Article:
“One person thought he was planting angelica, a look-alike plant in the same family as a giant hogweed, but it ended up being giant hogweed,” said Flessner. “The individual realized it wasn’t angelica but liked it enough to keep it and never had any problems with it. The other plantings were also certainly intentionally planted as ornamentals.”
Each summer Flessner fields calls about a suspected giant hogweed, but those plants always ended up being a close relative — cow parsnip. Until last June, that is.
“The photos I received from Mark Sutphin looked like giant hogweed to me, but since this would be the first reporting in Virginia, I coordinated with Virginia Tech’s Massey Herbarium and the Virginia Department of Agriculture and Consumer Services (the noxious plant regulator in Virginia) to send samples to Blacksburg for expert identification by the herbarium curator, Dr. Jordan Metzgar,” said Flessner. “He tweeted confirmation on Friday, June 8, and by Monday, the internet had run away with the story. I regret the public fear that ensued, but the media attention was certainly the reason for the other three reports (two in Rockingham County).”
According to Flessner, there are officially four reports, which were confirmed as giant hogweed. But there were two additional locations that got press attention, but the plants were destroyed before VDACS could get there to verify.
“Of the four confirmed, VDACS removed flowers and seedheads within days of confirmation to limit seed production and potential spread,” said Flessner. “VDACS returned to treat plants with herbicides or physically dig and remove the plants, according to the landowner’s preference. There are plans for VDACS to visit the sites again this season. To the best of my knowledge, the 4 confirmed cases are all contained.”
Wild populations of giant hogweed are also found in the Pacific Northwest, Maine, New York, Massachusetts, Connecticut and Pennsylvania. North Carolina has also reported one in one county. Many states have adopted the mandatory rule that if a citizen spots a possible giant hogweed, they must report it immediately since it is a Tier 1 federal noxious weed, which is the most critical classification.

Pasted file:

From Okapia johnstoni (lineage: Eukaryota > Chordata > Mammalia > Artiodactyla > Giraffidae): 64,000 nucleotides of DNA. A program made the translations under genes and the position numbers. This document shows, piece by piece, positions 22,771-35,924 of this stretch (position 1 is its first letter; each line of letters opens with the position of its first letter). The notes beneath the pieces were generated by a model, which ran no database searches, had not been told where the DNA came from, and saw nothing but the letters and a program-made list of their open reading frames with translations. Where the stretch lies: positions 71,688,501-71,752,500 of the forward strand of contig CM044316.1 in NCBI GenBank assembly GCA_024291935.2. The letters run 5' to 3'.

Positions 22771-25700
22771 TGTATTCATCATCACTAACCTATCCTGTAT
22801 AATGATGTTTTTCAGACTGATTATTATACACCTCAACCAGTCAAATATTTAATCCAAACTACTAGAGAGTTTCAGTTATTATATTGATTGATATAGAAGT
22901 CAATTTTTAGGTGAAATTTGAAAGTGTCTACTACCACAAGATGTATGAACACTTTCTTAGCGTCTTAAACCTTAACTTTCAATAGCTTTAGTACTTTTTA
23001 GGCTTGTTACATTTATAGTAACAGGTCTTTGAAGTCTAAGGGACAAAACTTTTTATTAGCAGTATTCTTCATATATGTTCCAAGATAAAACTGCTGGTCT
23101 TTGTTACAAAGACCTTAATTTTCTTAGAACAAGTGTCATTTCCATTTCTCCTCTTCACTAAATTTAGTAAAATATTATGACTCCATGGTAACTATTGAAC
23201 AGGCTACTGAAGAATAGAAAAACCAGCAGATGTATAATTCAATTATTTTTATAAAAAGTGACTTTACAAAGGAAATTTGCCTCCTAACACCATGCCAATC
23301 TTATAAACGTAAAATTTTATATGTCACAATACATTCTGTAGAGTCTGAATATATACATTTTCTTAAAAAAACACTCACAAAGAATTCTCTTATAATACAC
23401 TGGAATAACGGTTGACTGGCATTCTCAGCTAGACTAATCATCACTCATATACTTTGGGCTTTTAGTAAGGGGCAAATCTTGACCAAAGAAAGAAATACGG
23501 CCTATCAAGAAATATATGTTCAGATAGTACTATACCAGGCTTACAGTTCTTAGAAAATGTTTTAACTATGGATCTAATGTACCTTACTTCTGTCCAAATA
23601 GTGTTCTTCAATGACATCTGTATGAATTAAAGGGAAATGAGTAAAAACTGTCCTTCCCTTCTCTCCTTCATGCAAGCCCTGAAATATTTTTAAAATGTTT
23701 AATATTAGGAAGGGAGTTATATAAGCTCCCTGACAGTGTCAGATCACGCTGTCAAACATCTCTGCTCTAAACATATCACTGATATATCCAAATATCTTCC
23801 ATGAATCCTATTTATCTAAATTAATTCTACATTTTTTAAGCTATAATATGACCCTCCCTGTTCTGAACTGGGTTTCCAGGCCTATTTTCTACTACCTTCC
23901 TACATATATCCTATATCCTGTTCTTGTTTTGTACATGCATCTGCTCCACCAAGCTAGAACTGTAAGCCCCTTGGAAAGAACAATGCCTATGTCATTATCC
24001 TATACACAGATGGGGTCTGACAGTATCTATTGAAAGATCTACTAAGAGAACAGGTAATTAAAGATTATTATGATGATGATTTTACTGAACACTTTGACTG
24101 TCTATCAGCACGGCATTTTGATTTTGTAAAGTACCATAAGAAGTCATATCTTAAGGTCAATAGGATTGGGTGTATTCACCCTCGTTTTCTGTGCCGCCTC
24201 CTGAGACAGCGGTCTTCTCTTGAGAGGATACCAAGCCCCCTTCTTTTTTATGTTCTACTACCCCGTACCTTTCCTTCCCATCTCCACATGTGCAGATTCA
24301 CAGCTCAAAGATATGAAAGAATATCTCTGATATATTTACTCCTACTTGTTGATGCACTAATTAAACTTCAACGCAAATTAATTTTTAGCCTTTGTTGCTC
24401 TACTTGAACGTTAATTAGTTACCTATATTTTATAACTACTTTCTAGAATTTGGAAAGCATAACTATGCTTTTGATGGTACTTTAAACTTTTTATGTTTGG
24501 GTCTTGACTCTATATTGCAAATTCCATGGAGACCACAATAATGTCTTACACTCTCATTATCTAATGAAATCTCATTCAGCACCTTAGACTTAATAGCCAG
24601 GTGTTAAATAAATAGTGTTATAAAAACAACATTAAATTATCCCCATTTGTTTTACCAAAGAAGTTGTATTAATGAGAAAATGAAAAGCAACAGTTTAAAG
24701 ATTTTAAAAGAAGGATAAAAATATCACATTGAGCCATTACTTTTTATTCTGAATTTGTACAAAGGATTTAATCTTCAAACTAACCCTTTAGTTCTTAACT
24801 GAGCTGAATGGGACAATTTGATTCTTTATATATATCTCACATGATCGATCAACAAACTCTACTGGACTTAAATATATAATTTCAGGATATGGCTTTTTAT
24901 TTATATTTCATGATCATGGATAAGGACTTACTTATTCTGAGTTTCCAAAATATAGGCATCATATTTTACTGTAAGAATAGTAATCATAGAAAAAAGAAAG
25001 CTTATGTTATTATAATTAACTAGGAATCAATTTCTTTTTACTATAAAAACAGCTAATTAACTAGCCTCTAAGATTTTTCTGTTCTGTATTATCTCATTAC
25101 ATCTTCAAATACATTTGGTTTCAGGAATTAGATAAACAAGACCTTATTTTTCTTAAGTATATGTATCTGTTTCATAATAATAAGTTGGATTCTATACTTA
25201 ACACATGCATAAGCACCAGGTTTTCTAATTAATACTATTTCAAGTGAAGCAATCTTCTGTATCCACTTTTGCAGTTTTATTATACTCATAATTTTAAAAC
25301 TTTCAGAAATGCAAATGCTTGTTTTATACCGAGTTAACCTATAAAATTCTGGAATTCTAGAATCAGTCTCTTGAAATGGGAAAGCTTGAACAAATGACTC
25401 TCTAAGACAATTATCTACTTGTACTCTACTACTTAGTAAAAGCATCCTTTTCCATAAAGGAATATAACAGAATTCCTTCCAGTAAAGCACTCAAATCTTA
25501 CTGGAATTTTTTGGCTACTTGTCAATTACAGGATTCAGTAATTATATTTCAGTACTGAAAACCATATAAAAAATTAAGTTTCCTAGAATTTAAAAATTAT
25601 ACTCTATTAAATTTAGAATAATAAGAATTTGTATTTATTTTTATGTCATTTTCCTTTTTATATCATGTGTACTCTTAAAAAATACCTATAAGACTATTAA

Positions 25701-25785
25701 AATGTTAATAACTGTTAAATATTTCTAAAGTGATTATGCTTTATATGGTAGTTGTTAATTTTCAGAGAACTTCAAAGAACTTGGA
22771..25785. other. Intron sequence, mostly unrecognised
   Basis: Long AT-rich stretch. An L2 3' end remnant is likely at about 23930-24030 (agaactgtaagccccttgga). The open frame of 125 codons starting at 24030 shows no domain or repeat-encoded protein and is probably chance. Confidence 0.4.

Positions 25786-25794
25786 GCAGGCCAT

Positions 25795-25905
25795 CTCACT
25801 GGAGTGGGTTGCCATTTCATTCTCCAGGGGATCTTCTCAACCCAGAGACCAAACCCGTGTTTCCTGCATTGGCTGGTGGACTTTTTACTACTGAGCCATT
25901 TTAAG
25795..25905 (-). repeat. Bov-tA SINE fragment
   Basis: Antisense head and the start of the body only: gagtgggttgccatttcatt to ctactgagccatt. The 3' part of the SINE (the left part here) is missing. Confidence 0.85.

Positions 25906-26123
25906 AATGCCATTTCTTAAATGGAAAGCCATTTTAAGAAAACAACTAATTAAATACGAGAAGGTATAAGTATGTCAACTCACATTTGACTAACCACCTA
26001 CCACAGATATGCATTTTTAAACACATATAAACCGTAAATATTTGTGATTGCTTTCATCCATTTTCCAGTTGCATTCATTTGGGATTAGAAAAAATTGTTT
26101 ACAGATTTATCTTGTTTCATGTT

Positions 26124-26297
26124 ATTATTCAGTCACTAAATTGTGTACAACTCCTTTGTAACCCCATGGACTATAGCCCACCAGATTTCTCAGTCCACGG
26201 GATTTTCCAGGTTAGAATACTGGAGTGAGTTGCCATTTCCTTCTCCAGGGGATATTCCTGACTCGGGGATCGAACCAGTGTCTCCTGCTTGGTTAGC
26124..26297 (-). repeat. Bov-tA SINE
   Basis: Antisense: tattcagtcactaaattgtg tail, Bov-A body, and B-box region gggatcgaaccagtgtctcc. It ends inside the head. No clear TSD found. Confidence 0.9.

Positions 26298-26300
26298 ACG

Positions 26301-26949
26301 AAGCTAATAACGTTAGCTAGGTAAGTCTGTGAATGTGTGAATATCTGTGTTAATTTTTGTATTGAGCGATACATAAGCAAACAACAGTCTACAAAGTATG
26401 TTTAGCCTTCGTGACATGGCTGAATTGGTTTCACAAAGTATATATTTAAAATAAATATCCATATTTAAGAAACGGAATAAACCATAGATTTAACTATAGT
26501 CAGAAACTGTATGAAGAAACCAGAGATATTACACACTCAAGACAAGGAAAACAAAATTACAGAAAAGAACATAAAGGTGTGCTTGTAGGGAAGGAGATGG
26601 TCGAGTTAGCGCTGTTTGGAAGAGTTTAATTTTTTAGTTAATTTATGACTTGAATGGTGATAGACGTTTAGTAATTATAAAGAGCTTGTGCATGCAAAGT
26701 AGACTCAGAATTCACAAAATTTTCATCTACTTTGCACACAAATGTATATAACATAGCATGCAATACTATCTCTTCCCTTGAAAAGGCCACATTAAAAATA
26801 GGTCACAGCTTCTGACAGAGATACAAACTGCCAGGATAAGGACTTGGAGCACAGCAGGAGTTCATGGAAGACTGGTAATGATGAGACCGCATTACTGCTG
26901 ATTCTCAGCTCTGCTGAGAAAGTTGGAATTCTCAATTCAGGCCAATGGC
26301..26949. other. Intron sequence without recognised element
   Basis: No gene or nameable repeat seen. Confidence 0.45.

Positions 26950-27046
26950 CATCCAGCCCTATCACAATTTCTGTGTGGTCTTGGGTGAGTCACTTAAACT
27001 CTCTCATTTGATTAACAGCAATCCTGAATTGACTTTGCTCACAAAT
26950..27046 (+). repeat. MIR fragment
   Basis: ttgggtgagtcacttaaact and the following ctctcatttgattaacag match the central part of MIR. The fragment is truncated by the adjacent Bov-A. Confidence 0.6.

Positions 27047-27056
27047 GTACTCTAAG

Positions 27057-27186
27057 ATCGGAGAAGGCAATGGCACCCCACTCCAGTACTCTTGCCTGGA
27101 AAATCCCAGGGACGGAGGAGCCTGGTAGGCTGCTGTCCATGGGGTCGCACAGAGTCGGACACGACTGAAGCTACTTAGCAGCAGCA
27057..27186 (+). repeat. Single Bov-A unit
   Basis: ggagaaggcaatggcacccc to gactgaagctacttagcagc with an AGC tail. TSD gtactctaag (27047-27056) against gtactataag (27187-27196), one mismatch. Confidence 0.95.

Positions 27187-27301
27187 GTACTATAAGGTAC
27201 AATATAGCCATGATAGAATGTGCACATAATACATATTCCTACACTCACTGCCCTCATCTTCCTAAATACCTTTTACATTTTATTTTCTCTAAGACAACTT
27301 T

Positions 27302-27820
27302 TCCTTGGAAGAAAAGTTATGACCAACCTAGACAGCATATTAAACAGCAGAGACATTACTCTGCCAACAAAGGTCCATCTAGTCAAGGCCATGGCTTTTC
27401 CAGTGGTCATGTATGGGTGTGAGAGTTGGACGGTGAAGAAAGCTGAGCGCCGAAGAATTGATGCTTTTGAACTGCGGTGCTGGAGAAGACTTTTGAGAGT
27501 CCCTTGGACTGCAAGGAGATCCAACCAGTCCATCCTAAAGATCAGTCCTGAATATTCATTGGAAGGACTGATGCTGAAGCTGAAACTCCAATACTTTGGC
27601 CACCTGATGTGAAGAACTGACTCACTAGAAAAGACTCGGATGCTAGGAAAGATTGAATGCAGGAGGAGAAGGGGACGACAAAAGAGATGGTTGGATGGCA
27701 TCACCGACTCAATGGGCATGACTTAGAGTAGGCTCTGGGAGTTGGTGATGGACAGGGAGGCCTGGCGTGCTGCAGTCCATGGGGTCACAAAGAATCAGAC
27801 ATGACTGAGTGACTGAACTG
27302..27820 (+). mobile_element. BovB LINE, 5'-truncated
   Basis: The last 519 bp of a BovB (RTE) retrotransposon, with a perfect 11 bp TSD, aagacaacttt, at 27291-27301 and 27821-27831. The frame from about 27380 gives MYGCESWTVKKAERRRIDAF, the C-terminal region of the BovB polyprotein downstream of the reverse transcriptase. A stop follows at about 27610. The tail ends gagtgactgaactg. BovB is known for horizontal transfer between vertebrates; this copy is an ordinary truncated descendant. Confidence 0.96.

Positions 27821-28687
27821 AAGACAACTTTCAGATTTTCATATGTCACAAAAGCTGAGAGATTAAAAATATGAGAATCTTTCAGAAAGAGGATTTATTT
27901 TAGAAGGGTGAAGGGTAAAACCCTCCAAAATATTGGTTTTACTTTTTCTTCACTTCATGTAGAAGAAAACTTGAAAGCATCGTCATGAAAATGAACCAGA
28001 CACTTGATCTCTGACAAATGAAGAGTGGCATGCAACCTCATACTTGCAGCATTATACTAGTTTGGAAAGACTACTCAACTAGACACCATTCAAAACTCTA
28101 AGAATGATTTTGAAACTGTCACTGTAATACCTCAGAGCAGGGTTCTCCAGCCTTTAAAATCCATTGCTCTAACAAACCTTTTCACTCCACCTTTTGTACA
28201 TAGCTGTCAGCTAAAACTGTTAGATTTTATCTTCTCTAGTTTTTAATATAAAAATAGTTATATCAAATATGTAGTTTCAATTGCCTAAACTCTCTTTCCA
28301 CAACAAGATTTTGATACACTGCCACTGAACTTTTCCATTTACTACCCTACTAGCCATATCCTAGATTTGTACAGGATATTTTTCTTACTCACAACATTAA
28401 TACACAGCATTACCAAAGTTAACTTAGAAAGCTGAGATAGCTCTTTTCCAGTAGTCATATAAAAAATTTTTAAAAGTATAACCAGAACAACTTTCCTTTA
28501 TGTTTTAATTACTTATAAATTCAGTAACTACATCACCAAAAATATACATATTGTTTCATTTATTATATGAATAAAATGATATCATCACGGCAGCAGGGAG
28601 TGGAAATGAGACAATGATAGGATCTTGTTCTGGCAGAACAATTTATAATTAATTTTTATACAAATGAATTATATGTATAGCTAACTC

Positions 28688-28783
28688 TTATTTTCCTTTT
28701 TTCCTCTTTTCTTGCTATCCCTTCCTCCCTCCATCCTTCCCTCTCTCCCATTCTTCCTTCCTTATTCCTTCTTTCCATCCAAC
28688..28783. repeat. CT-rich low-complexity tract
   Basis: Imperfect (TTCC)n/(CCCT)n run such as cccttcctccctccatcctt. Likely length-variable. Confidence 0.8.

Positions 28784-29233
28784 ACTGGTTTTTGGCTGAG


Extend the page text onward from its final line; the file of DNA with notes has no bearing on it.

According to Beth Myers-Shenai, integrated weed management coordinator in the Oregon Department of Agriculture, there have been large populations in western Washington and the New York state has had very large populations.
“I believe it is fairly common on the upper East Coast and upper Midwest states of the U.S.,” said Myers-Shenai, an invasive plant specialist who has been controlling giant hogweed since 2004.
“Giant hogweed excludes native plants because it grows so quickly and densely, and it causes permanent skin injury to people who get it on skin exposed to sunlight.”
Myers-Shenai said most of the populations have been very small and easy to control and have been eradicated within three to five years. They have all been found in northwest Oregon, west of the Cascade Range. They are nearly all from ornamental plantings that have escaped, sometimes to neighboring yards or natural areas. In two instances, they were planted near stream banks and local flooding carried seed further down the stream system and created more intensive infestations.
One of those areas has been eradicated — about 13 acres of scattered plants when first found — and one is scattered over about 150 acres in an urban area near Portland, which is still under the control process after 10-plus years; however, densities of plants have dropped by at least 90 percent in that time. Another population was found growing next to a road, likely from dumped yard debris.
“After first finding giant hogweed in Oregon in 2001 and getting word to the public via media outlets, a large number of individual populations were initially found,” said Myers-Shenai. “Now there are a number of potential sightings reported to us each spring, starting around May, but those are nearly all cow parsnip, a native cousin of giant hogweed. We’ve averaged one to two confirmed reports of giant hogweed in the last five years or so. All known populations of giant hogweed in Oregon are under control or have been eradicated. It is a federally listed noxious weed and is on our state’s ‘A’ list, which is the highest priority for detection and eradication.”